Wednesday, August 26, 2015

 

Do we have multi-lingual warning signs when beaches need to be closed?


by Larry Geller

Waikiki Beach was closed due to sewage in the water. Yet people were observed to be swimming in the muck. At least one foreign-language news website has noted this again this time:

Beach ClosedThe beach is located prohibiting signs from the speakers hear warning, but despite this many tourists continue to swim and go out of the water. The point here is, perhaps, the language barrier.

"English-speaking holidaymakers appear to have an understanding - said the tourist from Vancouver. - But the tourists who do not speak in English, are unsure of what is going on, and even children are in the water. "

[ru.euronews.com, Пляж Вайкики в Гонолулу: купаться запрещено!, 8/26/2015]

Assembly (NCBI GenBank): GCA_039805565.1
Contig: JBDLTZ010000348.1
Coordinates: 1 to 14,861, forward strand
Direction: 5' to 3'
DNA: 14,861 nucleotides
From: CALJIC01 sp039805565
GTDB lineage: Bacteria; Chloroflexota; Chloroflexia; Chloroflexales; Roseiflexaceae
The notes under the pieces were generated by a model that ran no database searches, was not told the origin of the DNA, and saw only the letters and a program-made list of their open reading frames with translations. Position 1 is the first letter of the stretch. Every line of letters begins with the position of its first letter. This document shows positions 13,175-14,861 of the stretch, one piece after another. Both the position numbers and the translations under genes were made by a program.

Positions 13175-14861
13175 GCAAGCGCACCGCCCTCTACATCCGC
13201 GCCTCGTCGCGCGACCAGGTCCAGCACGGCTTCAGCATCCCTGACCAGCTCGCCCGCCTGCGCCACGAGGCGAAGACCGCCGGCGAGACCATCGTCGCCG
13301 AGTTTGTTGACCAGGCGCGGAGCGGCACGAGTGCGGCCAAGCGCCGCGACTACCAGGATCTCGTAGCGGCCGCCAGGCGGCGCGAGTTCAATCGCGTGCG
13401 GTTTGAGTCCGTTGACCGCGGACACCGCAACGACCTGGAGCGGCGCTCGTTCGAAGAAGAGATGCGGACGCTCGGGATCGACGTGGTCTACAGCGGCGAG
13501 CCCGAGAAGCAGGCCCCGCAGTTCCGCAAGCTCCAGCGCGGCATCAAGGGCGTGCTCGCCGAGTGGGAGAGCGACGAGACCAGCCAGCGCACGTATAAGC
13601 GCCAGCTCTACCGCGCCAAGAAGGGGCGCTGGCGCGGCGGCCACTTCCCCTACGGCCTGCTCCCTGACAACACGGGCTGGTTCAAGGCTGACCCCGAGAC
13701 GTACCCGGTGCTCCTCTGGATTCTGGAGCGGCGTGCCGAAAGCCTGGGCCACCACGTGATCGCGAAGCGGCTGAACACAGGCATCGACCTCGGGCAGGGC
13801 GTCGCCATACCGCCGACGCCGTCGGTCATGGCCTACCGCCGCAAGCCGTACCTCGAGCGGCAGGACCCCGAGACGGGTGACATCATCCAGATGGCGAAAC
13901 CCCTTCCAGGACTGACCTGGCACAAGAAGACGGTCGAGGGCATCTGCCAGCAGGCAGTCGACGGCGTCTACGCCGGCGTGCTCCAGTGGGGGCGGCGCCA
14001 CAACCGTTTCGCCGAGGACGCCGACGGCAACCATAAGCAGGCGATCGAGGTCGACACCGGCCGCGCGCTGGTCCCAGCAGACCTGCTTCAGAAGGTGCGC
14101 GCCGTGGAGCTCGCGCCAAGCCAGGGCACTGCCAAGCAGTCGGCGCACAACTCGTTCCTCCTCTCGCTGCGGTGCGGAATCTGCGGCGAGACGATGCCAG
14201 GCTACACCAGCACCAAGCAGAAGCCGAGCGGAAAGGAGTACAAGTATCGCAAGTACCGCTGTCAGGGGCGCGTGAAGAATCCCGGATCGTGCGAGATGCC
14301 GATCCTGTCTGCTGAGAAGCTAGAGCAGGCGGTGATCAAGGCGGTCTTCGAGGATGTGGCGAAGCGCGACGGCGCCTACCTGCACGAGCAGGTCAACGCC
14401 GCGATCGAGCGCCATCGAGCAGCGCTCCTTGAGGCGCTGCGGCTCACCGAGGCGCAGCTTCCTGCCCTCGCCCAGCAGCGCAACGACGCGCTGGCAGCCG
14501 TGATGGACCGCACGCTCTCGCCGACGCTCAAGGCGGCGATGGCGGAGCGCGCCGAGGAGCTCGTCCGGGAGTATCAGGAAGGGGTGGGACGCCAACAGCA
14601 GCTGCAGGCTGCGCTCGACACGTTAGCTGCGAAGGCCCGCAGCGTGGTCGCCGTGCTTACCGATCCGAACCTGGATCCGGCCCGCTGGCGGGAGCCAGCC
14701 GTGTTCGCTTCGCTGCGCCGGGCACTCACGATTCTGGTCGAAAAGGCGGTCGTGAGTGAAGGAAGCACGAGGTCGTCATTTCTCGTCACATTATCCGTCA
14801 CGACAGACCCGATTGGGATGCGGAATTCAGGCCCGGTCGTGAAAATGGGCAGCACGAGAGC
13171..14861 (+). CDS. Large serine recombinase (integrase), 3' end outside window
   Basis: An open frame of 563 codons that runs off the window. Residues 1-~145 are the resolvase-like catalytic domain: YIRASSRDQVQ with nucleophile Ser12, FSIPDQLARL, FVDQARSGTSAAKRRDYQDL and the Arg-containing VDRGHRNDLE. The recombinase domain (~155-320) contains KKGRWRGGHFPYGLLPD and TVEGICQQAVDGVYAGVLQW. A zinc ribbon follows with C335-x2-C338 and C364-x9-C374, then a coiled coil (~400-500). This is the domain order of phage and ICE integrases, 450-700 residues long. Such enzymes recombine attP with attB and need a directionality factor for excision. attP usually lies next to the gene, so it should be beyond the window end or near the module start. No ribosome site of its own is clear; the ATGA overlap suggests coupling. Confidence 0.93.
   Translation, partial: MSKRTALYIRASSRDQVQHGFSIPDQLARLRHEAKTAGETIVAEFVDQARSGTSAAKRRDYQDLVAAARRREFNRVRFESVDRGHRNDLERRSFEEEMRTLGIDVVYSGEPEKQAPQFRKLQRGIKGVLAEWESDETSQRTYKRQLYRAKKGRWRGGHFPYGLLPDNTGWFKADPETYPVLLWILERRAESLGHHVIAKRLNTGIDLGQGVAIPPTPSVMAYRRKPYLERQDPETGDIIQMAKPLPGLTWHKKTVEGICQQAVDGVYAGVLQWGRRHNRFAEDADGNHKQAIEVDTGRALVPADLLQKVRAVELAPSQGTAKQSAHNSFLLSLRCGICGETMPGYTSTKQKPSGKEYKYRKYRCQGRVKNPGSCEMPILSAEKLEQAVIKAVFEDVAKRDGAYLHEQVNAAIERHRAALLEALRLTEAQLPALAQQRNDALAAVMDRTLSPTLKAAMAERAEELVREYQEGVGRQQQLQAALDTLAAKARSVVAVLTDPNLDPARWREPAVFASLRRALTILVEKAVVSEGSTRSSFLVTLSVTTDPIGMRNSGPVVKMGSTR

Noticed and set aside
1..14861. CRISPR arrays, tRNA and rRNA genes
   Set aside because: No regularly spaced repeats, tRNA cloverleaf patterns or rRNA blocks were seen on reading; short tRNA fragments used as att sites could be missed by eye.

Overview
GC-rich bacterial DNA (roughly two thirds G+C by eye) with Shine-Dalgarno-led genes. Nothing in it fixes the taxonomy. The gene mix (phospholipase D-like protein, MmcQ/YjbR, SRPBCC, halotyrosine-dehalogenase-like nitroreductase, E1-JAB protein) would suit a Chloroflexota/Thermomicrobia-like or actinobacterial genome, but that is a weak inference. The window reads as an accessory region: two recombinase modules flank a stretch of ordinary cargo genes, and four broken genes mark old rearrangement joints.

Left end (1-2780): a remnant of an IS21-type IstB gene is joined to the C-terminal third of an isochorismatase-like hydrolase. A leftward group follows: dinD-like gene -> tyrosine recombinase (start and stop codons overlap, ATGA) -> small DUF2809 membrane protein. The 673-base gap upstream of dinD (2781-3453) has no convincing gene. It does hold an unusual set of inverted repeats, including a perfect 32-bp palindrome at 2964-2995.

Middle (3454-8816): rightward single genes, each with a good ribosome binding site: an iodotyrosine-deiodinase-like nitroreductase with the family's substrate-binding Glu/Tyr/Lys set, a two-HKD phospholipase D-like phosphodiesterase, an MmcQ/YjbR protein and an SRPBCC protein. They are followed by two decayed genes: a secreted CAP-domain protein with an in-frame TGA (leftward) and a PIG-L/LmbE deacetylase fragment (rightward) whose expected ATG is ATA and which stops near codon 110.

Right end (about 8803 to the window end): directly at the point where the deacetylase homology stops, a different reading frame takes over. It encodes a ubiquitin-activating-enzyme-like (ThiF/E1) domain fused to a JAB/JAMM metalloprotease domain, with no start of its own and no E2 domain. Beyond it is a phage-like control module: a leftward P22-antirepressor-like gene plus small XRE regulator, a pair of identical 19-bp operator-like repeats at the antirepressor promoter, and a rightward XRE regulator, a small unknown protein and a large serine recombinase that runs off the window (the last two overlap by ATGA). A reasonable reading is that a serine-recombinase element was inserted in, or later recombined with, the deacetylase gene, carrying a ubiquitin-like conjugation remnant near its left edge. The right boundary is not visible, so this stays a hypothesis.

I didn’t go down to Waikiki Beach this time, but in the past, I’ve seen only English-language warning signs.

There have been the occasional overseas articles on the subject, picking up the news from the Star-Advertiser or the AP.

A shorter story posted by Kyodo does not indicate that Japanese tourists experienced a language problem—perhaps the hotels informed them of the beach closure.

You’d think we could do better. Back home (wherever that is), articles like this give a poor impression of Hawaii. Multi-lingual signage seems like a natural and easy thing we could and should do.



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